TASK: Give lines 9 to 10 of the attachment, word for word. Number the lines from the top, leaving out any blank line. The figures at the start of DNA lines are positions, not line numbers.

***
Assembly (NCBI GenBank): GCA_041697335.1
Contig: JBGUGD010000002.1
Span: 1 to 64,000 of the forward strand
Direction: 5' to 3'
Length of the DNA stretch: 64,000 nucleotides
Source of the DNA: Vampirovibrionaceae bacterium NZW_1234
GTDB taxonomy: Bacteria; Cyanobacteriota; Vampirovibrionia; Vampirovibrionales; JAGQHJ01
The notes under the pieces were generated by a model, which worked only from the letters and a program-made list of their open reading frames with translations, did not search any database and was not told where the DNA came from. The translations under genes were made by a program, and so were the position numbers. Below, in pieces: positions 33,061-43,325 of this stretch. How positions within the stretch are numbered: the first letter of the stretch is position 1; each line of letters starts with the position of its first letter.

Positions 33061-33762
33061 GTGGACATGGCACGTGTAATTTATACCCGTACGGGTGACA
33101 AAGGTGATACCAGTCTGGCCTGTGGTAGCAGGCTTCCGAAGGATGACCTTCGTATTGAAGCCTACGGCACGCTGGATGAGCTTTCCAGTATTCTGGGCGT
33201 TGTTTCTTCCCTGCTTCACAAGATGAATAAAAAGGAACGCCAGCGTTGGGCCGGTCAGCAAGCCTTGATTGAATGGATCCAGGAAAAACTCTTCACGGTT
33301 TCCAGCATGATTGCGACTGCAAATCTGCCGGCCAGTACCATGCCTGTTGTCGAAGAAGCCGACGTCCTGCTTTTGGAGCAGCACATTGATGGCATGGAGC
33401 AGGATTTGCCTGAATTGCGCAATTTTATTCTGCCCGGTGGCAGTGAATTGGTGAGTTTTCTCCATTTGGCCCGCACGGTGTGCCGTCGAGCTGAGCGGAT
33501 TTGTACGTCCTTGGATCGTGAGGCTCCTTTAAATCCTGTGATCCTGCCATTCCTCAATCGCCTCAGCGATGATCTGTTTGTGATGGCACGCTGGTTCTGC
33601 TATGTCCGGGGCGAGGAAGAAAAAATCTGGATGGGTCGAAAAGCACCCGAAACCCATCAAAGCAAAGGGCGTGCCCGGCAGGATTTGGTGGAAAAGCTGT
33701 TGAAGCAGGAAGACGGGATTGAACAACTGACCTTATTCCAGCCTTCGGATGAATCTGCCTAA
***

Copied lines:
Positions 33061-33762
33061 GTGGACATGGCACGTGTAATTTATACCCGTACGGGTGACA